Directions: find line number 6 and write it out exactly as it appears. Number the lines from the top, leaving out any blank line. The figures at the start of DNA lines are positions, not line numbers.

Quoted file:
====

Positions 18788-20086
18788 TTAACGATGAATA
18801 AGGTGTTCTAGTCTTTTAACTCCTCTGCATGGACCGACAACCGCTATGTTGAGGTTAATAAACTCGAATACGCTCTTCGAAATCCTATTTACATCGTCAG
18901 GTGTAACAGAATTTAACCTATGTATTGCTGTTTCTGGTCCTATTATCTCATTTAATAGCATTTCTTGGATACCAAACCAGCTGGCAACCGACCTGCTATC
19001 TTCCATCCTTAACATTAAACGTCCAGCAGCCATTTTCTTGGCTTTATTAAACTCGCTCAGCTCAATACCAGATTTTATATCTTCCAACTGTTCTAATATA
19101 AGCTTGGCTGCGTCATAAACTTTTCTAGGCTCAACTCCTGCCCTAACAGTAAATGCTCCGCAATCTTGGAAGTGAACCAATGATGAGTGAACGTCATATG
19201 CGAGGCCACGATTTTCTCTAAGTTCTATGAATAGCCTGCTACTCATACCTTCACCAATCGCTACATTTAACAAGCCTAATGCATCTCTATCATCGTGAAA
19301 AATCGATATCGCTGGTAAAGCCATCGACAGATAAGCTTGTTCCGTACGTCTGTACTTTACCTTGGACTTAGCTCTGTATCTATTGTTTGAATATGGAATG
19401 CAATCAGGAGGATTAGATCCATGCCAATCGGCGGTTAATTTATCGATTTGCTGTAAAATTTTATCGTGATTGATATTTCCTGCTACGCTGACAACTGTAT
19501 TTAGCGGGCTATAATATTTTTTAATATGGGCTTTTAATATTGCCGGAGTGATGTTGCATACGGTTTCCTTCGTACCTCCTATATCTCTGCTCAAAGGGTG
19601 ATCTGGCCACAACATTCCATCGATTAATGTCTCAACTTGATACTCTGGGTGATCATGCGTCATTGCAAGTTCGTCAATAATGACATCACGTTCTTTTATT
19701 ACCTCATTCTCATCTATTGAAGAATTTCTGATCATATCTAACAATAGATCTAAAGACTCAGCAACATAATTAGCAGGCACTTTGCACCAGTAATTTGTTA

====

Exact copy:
19101 AGCTTGGCTGCGTCATAAACTTTTCTAGGCTCAACTCCTGCCCTAACAGTAAATGCTCCGCAATCTTGGAAGTGAACCAATGATGAGTGAACGTCATATG